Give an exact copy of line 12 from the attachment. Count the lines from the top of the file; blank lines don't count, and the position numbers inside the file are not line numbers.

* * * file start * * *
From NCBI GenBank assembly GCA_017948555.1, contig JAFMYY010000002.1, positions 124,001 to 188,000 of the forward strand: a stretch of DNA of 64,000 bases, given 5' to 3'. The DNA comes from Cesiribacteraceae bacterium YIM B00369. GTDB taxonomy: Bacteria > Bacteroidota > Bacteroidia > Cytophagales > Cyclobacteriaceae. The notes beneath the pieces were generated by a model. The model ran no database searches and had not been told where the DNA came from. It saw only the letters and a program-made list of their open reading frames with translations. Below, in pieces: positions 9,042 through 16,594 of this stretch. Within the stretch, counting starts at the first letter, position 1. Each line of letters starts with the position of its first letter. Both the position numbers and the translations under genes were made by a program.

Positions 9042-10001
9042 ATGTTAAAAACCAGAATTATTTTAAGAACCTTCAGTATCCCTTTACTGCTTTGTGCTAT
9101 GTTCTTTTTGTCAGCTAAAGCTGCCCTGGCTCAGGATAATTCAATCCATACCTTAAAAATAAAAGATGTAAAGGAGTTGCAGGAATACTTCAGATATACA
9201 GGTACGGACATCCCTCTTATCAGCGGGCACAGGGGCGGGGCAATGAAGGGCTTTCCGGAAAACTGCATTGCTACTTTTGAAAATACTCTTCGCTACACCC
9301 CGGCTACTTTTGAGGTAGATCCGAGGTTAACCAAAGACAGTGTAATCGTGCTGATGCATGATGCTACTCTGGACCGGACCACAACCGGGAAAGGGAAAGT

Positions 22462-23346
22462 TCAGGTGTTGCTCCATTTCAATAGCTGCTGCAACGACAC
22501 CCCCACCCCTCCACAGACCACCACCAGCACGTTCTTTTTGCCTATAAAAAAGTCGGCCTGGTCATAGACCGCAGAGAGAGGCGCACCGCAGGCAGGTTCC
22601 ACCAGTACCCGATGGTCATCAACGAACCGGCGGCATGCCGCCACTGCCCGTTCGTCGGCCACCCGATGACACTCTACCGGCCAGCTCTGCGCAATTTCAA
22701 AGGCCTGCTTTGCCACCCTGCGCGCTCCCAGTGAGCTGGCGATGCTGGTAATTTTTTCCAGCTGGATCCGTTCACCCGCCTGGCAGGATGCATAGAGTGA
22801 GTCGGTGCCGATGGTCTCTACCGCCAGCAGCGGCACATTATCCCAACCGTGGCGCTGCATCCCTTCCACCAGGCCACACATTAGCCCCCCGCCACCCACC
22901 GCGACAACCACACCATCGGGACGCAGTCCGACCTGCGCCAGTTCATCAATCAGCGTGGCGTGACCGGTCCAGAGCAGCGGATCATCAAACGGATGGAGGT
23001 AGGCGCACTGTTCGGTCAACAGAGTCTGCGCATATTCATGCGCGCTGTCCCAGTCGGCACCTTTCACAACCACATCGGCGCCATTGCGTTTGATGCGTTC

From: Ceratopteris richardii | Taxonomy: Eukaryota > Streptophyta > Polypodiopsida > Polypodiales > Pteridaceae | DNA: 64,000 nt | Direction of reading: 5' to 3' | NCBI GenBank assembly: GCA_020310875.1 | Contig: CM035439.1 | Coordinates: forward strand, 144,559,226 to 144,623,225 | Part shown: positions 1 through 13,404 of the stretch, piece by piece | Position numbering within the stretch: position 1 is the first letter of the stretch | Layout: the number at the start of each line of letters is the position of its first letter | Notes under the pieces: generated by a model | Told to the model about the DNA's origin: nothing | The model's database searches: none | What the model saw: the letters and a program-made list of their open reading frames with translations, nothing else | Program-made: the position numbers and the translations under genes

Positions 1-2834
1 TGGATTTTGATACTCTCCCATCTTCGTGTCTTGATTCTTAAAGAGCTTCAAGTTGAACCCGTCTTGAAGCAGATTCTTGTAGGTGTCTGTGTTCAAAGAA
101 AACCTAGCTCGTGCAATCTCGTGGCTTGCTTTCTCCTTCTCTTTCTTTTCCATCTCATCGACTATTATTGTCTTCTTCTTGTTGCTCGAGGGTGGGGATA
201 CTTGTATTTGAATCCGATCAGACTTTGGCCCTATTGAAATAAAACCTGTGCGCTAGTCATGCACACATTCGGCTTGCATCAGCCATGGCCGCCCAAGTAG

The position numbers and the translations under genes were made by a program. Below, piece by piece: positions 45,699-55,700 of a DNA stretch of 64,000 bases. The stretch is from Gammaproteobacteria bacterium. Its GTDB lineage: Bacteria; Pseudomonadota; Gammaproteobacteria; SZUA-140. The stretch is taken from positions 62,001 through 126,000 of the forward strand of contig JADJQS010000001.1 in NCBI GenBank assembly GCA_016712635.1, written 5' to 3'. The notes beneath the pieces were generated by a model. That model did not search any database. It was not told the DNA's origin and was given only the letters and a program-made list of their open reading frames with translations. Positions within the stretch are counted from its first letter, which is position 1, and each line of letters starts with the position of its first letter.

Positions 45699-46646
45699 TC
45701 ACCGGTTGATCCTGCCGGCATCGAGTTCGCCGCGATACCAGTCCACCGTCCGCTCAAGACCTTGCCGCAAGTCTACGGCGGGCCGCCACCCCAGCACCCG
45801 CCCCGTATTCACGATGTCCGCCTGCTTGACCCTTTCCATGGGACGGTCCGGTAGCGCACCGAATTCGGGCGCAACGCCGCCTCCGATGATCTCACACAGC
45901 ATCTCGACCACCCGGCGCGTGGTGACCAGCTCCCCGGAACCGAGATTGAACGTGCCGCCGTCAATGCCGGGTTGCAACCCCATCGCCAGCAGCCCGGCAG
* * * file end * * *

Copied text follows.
22801 GTCGGTGCCGATGGTCTCTACCGCCAGCAGCGGCACATTATCCCAACCGTGGCGCTGCATCCCTTCCACCAGGCCACACATTAGCCCCCCGCCACCCACC